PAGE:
Thursday December 13, 2018

Using a Sauna May Reduce the Risk of Stroke

Regular sauna baths cut risk of stroke

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Using a Sauna May Reduce the Risk of Stroke.
Using a Sauna May Reduce the Risk of Stroke. Pixabay
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Staying healthy need not make you always follow a tough regime of restrictions as a new study shows that frequent sauna bathing may significantly reduce the risk of stroke.

In the 15-year follow-up study, published in the journal Neurology, the researchers found that people taking a sauna four to seven times a week were 61 per cent less likely to suffer a stroke than those taking a sauna once a week.

Stroke is one of the leading causes of disability worldwide, placing a heavy human and economic burden on societies.

According to the researchers from the University of Eastern Finland, mechanisms driving the association of sauna bathing with reduced stroke may include a reduction in blood pressure, stimulation of immune system, a positive impact on the autonomic nervous system, and an improved cardiovascular function.

Representational image.
Representational image. Pixabay

The study involved 1,628 men and women aged 53 to 74 years living in the eastern part of Finland.

Based on their frequency of taking traditional Finnish sauna baths (relative humidity 10-20 per cent), the study participants were divided into three groups – those taking a sauna once a week, those taking a sauna two or tree times a week, and those taking a sauna four to seven times a week.

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The more frequently saunas were taken, the lower was the risk of stroke, the results showed.

Compared to people taking one sauna session per week, the risk was decreased by 14 per cent among those with two to three sessions and 61 per cent among those with four to seven sessions.

Previous studies had shown that frequent sauna bathing also significantly reduces the risk of cardiovascular and all-cause mortality.  (IANS)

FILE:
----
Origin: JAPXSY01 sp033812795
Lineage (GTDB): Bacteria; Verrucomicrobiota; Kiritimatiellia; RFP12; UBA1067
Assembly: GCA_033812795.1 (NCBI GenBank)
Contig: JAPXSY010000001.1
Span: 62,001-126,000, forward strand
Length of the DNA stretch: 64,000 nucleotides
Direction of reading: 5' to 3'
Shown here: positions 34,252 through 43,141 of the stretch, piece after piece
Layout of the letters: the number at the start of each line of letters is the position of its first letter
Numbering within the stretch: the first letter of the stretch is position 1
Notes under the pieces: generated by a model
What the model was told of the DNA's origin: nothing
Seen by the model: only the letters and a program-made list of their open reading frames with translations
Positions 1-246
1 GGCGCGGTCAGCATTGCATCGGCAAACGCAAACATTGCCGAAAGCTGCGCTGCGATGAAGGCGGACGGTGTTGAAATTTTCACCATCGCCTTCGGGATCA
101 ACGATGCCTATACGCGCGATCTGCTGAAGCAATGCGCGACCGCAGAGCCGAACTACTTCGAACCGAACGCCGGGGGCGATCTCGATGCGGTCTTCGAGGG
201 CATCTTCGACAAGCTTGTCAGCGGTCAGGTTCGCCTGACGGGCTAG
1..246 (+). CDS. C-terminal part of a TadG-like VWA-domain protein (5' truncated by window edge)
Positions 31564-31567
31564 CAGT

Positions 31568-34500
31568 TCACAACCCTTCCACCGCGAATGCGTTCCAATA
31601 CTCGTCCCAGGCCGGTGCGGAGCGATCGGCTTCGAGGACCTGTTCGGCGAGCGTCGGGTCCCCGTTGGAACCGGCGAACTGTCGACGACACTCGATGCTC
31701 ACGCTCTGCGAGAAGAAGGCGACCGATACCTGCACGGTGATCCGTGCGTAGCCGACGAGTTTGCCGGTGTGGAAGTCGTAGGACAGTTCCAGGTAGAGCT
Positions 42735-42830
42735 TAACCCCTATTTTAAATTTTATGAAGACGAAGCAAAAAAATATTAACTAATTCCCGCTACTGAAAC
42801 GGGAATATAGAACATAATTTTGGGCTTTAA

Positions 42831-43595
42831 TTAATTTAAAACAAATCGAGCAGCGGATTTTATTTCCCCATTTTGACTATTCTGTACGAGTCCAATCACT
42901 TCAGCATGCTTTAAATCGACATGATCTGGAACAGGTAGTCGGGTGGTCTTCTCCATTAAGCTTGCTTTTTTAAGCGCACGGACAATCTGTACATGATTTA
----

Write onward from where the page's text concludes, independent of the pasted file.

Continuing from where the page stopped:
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Exercise May help to Reduce Stroke Risk in Menopausal Women

For the study, published in the Journal of Clinical Endocrinology and Metabolism, researchers examined 3,003 midlife women undergoing the transition to menopause

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Exercise may cut the risk of stroke in menopausal women. Pixabay

Mid-aged women transitioning to menopause may be able to lower their risk of developing stroke, heart disease and Type-2 diabetes if they exercise more or eat a low calorie diet, suggests a research.

The study showed that physically active women were less likely to get incidents of metabolic syndrome than inactive women.

Metabolic syndrome describes a cluster of risk factors that increase the chances of developing heart disease, stroke, and diabetes. Genetic factors, excess body fat, and lack of exercise can add to its development.

Patients with metabolic syndrome are diagnosed when they have three or more of these risk factors — large amount of abdominal body fat, low (“good”) cholesterol, high levels of fat in the blood, high blood pressure, and high blood glucose.

Exercise is crucial for everyone. Pixabay

“Previous studies have largely focused on cardiovascular disease and Type-2 diabetes in postmenopausal women. This study is unique because it focuses on an earlier stage in women’s lives, the menopausal transition in midlife, to potentially prevent such diseases from occurring,” said Jennifer S. Lee, Associate Professor at the Stanford Health Care in the US.

For the study, published in the Journal of Clinical Endocrinology and Metabolism, researchers examined 3,003 midlife women undergoing the transition to menopause.

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They identified patterns of cardiometabolic risk and found central obesity to be the most common factor for causing metabolic syndrome.

“Discovering which modifiable factors like physical activity and a lower calorie diet are more common in midlife women who recover from metabolic syndrome, in this study, could better inform what preventive strategies to consider in women earlier in their lives,” Lee noted. (IANS)